Whitechapel is one of the bands that got me into this new wave of metal. After being around for ten years, they’ve defined the deathcore genre, and have proved to remain innovative among the metal community. I was honoured to sit down with guitarist, Ben Savage, to discuss the band’s sixth album, Mark of the Blade.
In the ten years that you’ve been active as a band, what has been your proudest moment, and what has been the lowest moment of your career for you personally?
I don’t know man, probably just sticking around for this long, and meeting all these cool characters we’ve met along the way. I really like the direction we’re heading in as far as musically, but as far as moments go, probably playing Self Help fest in California we played a couple years ago. It was huge! It was just a bunch of teenagers, and it was something we hadn’t played in a long time, and just seeing a bunch of young kids go crazy for us was a really cool and humbling experience. Our worst moment was… um, I don’t know man there was a lot of ‘em [laughs]. Over the past two years, we’ve been going through management troubles. We went through two management companies, and just dealing with all that stuff, and having people tell you that they’re gonna have your back, and just never come through at all, and believing in the wrong people.
I’m sure anybody that reads this will attest to that as well. Do you enjoy other artists that aren’t in the metal genre? If so, which artists are you really into right now?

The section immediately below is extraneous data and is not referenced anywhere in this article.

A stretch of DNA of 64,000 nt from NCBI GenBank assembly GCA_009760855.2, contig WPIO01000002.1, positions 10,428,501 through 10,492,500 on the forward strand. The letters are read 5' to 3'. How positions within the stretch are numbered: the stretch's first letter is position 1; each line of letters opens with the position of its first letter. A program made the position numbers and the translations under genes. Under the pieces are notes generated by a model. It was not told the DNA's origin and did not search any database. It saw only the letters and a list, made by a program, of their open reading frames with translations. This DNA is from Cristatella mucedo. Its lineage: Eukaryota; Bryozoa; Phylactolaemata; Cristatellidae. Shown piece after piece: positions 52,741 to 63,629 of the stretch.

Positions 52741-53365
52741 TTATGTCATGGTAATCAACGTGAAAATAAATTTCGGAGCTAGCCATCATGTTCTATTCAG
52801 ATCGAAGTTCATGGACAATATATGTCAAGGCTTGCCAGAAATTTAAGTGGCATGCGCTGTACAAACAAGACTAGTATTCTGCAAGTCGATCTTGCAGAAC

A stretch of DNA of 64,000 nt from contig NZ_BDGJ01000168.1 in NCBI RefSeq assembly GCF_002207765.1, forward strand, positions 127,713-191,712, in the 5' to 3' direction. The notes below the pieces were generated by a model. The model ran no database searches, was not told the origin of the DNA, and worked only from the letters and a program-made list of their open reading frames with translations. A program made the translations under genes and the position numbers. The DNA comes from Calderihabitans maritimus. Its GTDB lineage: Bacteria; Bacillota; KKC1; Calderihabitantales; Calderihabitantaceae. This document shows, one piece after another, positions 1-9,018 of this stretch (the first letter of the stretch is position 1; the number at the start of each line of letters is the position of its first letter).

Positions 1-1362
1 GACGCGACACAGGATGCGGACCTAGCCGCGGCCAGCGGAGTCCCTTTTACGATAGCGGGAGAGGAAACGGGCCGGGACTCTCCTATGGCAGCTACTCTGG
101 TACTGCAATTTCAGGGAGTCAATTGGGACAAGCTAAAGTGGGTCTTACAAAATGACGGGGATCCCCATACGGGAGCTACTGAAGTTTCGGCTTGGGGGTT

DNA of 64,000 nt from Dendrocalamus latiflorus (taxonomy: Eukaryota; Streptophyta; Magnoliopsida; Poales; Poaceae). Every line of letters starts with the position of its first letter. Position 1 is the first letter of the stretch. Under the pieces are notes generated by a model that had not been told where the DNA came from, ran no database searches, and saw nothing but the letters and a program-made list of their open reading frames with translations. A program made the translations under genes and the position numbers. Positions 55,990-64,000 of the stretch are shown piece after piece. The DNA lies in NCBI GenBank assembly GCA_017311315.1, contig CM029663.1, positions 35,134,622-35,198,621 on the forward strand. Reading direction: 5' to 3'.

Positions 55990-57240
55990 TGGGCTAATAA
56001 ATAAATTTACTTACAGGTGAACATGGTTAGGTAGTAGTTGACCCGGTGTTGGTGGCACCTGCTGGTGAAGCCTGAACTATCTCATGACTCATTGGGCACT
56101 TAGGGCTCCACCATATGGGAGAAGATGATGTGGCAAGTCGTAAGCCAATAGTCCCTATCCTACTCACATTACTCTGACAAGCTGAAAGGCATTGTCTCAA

Yeah man! We’re all just big fans of music. I really like the new Radiohead album. At first I thought it was kinda slow, and I didn’t think I liked it as much as the other stuff, and then I gave it a few more spins and it just started to sink in. I love those types of bands that, over time if you give it a couple spins, it just sinks in and gets into your synapses and inside your brain. I collect vinyl records, I have hundreds of CDs, I love all types of stuff. I love Anathema, Tool (one of my favourite bands), Opeth, but yeah, Radiohead is probably one of my favourite bands, and I get a lot of influence from the melancholy and the sad riffing.
Let’s talk about the record coming out at the end of June. Are there any songs, musically, that are more personally meaningful to you than others?
Yeah! Probably “Bring Me Home” and “Decennium” are the two tracks that feature clean vocals, which in turn are the only two songs I wrote for the record [laughs]. We’ve been wanting to try clean vocals out for awhile, but we just never wrote a song around it. We just stuck to what we were good at, but it was really cool to branch out, and actually finish a song musically, then actually have Phil [vocalist], who made the final decision whether or not he wanted to sing. The fact that he chose to sing was an accomplishment in itself. That’s probably another proud moment; just the fact that he chose to do that. The subject matter is about his father’s death, and it’s just a cool song. I’m super proud of that one. And in the last song, “Decennium,” is about just being in the band for ten years, and just kinda wraps it up whole, and puts it all in perspective. Phil really nailed it with the lyrics on that one.
You actually pretty much answered my next question [laughs], ’cause I noticed there was a lot of controversy about the whole issue of singing on a Whitechapel record. How did you feel about a lot of your fans criticizing you guys for that?
Well, it’s cool man. I dig those sorta reactions. ‘Cause it’s a reaction; it gets people talking. I just don’t like whenever people just blow off the whole record, or have a set idea of what it’s gonna sound like, or they know that they’re already gonna hate it or something like that without even giving it a try.
Yeah, like the ‘elitist’ branch shit in this scene.